McCarthy Again Three Time Loser on Second Day of Voting on New House Speaker
WASHINGTON — Republican Leader Kevin McCarthy, R-Calif., ended Wednesday afternoon just as he ended his Tuesday — on the short ends of successive votes for the next speaker of the U.S. House of Representatives.
After all the votes were cast in the fourth, fifth and sixth round of balloting, McCarthy came away with 201 votes each time to New York Democratic Rep. Hakeem Jeffries’ 212.
Meanwhile, Freedom Caucus nominee Rep.-elect Byron Donalds, R-Fla., received 20 votes, the McCarthy-dissenting block holding firm.
While the votes were similar to Tuesday’s results, one member who had previously voted for McCarthy, Victoria Spartz, R-Ind., voted “present” in all three rounds on Wednesday.
Spartz told CNN she did so because she wanted to allow for more negotiations within the conference to address the concerns of the 20 members.
The chamber voted to adjourn shortly after 4:30 p.m., agreeing to return at 8 p.m. for a possible seventh vote.
The adjournment came as Rep. Chip Roy, R-Texas, and others in the anti-McCarthy camp suggested progress was being made in the ongoing conversations on the speaker’s race.
According to Roy, who spoke to reporters on the steps of the Capitol late Wednesday afternoon, the talks among Republicans had “been more productive in the last two hours” and that “progress has been made.”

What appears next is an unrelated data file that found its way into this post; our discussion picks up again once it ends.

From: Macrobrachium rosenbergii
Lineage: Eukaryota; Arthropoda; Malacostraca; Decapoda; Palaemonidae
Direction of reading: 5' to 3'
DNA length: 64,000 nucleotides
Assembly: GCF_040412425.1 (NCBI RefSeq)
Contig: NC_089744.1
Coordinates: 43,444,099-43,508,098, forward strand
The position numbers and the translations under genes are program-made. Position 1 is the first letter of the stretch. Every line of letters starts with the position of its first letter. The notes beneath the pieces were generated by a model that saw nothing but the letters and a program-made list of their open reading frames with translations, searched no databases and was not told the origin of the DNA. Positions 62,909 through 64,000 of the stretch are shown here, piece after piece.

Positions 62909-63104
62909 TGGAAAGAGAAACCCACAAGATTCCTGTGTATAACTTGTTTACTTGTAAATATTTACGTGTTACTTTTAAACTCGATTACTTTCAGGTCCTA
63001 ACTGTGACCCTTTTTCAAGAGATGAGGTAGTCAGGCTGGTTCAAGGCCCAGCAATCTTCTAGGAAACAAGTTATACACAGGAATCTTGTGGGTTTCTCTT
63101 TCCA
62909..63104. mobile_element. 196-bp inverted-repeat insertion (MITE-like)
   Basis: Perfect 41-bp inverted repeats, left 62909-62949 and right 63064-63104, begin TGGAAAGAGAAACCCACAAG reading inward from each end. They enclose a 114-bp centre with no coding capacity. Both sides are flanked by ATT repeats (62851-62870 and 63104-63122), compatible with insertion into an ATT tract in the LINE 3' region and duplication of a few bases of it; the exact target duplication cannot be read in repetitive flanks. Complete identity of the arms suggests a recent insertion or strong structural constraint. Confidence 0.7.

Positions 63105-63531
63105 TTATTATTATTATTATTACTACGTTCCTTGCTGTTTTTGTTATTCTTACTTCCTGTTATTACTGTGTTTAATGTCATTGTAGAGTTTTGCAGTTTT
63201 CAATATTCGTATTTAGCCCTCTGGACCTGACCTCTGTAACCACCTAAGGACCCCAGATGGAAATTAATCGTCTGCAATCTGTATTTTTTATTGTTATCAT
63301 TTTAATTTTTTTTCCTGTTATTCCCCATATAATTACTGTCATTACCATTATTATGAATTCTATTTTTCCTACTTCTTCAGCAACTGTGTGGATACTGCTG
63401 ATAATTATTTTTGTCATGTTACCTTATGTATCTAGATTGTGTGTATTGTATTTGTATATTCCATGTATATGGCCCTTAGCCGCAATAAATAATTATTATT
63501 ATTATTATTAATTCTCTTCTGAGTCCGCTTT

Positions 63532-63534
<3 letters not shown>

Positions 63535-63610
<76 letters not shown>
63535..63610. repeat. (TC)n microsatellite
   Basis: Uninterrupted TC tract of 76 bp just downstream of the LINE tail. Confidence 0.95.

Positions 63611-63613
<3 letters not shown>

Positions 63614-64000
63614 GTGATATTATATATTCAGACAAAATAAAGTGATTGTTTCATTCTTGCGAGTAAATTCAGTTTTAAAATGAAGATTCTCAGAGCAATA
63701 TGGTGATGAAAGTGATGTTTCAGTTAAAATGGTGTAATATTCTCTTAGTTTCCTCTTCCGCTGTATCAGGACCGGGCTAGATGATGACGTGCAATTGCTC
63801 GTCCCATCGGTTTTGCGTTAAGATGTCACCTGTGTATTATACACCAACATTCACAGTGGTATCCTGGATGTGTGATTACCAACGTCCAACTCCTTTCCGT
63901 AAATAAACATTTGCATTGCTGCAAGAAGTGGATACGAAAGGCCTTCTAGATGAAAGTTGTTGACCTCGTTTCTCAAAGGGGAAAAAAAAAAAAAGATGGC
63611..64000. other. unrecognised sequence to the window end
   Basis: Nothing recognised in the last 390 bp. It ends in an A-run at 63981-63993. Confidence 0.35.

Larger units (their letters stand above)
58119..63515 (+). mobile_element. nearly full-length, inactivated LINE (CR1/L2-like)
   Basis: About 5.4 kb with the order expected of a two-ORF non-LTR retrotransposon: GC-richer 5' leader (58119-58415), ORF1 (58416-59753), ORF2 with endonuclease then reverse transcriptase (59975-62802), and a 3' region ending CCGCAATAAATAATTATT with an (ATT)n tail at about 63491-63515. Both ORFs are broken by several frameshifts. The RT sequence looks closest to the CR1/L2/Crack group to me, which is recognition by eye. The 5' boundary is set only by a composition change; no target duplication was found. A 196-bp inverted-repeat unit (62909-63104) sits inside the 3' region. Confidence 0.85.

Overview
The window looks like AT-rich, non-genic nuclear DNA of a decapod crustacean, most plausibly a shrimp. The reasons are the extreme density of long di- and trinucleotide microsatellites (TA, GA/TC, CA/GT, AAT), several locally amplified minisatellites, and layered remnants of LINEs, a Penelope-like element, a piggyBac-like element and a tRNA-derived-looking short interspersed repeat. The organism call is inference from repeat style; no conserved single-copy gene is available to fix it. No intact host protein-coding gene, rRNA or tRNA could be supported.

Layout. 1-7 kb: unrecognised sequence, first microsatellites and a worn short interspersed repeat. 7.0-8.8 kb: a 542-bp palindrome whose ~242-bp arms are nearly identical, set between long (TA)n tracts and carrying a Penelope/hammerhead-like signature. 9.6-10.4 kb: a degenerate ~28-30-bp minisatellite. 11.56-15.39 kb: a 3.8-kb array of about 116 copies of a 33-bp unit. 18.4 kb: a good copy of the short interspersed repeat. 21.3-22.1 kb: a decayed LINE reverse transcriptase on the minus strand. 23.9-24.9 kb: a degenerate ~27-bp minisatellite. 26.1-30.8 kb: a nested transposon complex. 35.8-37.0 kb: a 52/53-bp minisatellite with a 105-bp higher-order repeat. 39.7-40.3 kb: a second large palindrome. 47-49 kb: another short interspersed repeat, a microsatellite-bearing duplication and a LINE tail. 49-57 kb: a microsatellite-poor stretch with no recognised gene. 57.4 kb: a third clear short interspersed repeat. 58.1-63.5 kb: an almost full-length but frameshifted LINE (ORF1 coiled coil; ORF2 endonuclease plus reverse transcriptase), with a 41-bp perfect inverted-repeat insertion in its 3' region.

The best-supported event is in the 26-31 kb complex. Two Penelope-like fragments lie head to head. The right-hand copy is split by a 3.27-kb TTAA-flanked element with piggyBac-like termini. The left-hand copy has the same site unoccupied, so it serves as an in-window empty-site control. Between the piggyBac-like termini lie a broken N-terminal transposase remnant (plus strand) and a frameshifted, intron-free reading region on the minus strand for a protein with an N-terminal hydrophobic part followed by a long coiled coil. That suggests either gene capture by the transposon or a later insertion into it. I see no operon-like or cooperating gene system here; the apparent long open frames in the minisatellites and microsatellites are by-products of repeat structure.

“We’re having ongoing conversations, they’ve actually been more productive in the last two hours than they’ve been in a long time,” Roy said, though he noted McCarthy still didn’t have the votes he needs to finally prevail in the speaker’s race.
With McCarthy once again falling far short of the 218 votes ordinarily needed to win the speaker’s gavel, there appeared to be no end in sight to the chaos currently enveloping the House Republican Caucus and tempers began to flare.
Rep. Kat Cammack, R-Fla., who rose to nominate McCarthy ahead of the second vote, accused Democrats of drinking on the House floor, prompting boos and catcalls across the chamber.
“They want us to fight each other. That much has been made clear by the popcorn and blankets and alcohol that has come in over there,” Cammack said.
Prior to House Clerk Cheryl Johnson gaveling the proceedings to order at noon, it was unclear whether any additional vote would be held on Wednesday.
A widely repeated rumor had McCarthy seeking an adjournment until Thursday so he could try to shore up support for his nomination.
Another scenario, this one stated by Rep. Don Bacon, R-Neb., during an interview with CNN, had McCarthy in preliminary talks today with Democrats about a deal to support a “consensus candidate” for speaker.
“There are preliminary talks, but we don’t want to go too fast on this because that then highjacks what Kevin is trying to do, and we want to support Kevin, he’s worked hard to get this,” Bacon said.
But during a morning press conference in the Capitol, Rep. Pete Aguilar, D-Calif., the incoming chair of the House Democratic Caucus, said he hadn’t been approached by anyone about a search for a potential consensus candidate.
“If there was something that was real, we would look at that,” Aguilar said. “But I haven’t seen any proof that Republicans are willing to engage.
“Until then, this is on them,” Aguilar said.
Meanwhile, immediately after the fourth round of voting, Rep. Andy Biggs, R-Ariz., chair of the House Freedom Caucus, tweeted: “Kevin is now 0-4. His opposition has grown in just two days. It’s time for him to hang up the cleats and let the House move forward without him at the helm.”
He added, “Country is greater than ego.”